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Spiritual Discourse: Learning With an Islamic Master (University of Pennsylvania Publications in Conduct and Communication) Hardcover – January, 1993

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Product Details

  • Series: University of Pennsylvania Publications in Conduct and Communication
  • Hardcover: 200 pages
  • Publisher: Univ of Pennsylvania Pr (January 1993)
  • Language: English
  • ISBN-10: 0812231651
  • ISBN-13: 978-0812231656
  • Product Dimensions: 9.1 x 6.1 x 0.8 inches
  • Shipping Weight: 1.1 pounds
  • Average Customer Review: 3.0 out of 5 stars  See all reviews (2 customer reviews)
  • Amazon Best Sellers Rank: #5,889,844 in Books (See Top 100 in Books)

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About the Author

By Frances Trix --This text refers to the Paperback edition.

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6 of 7 people found the following review helpful By Stephen Triesch on December 16, 2005
Format: Paperback
There are few books in English about the Bektashi Sufi Order or its most famous American practitioner, the late Baba Rexheb, so I approached this book with great anticipation. Regrettably, it was a huge disappointment.

Author Frances Trix was for many years a student of Baba Rexheb, and this book promised to be an inside look at the teachings and methods of a modern spiritual master. Unfortunately, the man and his teachings remain largely a mystery as Trix instead focuses on the phenomenology of the interaction between student and teacher. We thus find Trix going to great lengths in order to state the obvious, such as that Rexheb sometimes expressed himself with facial expressions or gestures rather than via the spoken word! Time and again, Trix narrowly focuses on the minutiae of a particular teaching moment, describing everyday verbal and gestural patterns as if they point to something profound or revealing. The effect is like those old Cotton Dockers commercials where we see the pants up-close, we hear various witty comments from a "bull" session, but we don't know who those people are, we never see their faces, and we ultimately don't give a rip one way or the other.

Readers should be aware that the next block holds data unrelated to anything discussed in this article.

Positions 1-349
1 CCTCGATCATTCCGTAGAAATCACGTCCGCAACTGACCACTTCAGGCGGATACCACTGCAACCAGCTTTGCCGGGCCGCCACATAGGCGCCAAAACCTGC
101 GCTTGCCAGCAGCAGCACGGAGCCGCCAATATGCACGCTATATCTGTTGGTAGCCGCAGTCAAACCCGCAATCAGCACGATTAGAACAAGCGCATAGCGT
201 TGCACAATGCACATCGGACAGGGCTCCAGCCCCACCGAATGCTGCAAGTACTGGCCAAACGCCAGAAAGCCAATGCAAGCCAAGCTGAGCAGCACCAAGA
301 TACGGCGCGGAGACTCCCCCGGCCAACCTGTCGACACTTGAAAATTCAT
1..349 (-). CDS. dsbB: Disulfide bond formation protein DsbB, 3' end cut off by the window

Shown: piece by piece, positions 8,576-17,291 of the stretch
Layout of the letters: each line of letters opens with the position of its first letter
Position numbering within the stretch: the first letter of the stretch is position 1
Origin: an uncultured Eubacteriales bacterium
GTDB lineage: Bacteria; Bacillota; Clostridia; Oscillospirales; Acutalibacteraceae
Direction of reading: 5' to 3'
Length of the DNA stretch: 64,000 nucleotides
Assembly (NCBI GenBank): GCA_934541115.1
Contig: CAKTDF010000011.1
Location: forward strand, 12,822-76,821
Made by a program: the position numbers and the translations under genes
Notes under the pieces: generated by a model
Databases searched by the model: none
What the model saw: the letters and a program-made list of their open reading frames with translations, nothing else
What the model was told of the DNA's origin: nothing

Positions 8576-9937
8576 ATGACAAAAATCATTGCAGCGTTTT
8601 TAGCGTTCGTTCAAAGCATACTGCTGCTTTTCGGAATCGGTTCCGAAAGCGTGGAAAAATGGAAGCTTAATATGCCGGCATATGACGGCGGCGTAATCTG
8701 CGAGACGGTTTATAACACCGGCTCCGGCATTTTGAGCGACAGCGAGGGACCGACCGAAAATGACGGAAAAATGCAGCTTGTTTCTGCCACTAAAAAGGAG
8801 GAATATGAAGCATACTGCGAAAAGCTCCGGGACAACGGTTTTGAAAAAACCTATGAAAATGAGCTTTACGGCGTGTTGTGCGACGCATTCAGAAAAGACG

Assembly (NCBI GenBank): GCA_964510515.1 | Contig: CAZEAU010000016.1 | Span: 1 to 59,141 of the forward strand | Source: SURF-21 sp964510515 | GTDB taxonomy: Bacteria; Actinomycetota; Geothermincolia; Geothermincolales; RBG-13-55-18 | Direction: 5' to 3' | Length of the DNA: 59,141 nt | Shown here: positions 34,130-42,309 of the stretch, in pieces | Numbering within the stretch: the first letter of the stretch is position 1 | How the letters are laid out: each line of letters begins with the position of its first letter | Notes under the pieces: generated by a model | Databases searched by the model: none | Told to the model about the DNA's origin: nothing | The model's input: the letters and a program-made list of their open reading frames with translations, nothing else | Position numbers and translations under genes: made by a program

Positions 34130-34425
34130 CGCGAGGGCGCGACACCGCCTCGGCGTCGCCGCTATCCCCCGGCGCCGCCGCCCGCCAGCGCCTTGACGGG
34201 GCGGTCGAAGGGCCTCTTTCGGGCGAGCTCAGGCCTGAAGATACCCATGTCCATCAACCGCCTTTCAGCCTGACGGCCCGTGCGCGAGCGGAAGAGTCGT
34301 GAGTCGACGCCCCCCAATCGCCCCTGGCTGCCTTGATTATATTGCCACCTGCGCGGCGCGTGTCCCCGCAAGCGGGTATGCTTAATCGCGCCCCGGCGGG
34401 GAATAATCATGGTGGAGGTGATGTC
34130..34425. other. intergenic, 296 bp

This is the kind of book that gives scholarship a bad name - dry and pedantic, unable to see the forest for the trees, and draining the life out of a topic which had shown so much promise. My only hope is that someday, unencumbered by the need to prove her academic bona fides, Trix will write the book that she should have written already, and that Baba Rexheb and his teachings will come alive for those who were not fortunate enough to know him.
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2 of 2 people found the following review helpful By Gogol on March 8, 2010
Format: Paperback
As there are very few books concerning the Bektashi Sufi order and to my knowledge none regarding a Bektashi Sufi Sheikh I was to say the least interested in reading this book.

A previous reviewer was disappointed with this book as I was too but for entirely different reasons. First of all I certainly would not say that the Sheikh this book is about is one of the most famous Sufi Sheikhs in the United States I would doubt that he is even known outside of his small circle (Which is probably a great pity) However this book is far less a biography of the Sheikh but rather a book about lessons the author took with the Sheikh in Sufism.

My main complaints with this book are that for one the author seems to get far too bogged down with flowery language, over technical linguistic terms, odd analogies and basically using half a page to explain something that could be told in about 3 lines. There are a number of books written in English about Sufi Sheikhs which fall into this category often giving the impression that the author is simply trying to make Sufism appear something of an elitist club rather than an interpretation of a world religion.

While it may be an attempt to appeal to the university educated class in the west or to try and adapt Sufism to an almost elitist clique it just doesnt meet the form of what Sufism actually is in well, Muslim majority countries.

The second problem with the book is its sometimes muddles understanding of Islam and history. For example the author says that the names of the 1st 4 Caliphs of Sunni Islam are often found on the corners of Qurans!
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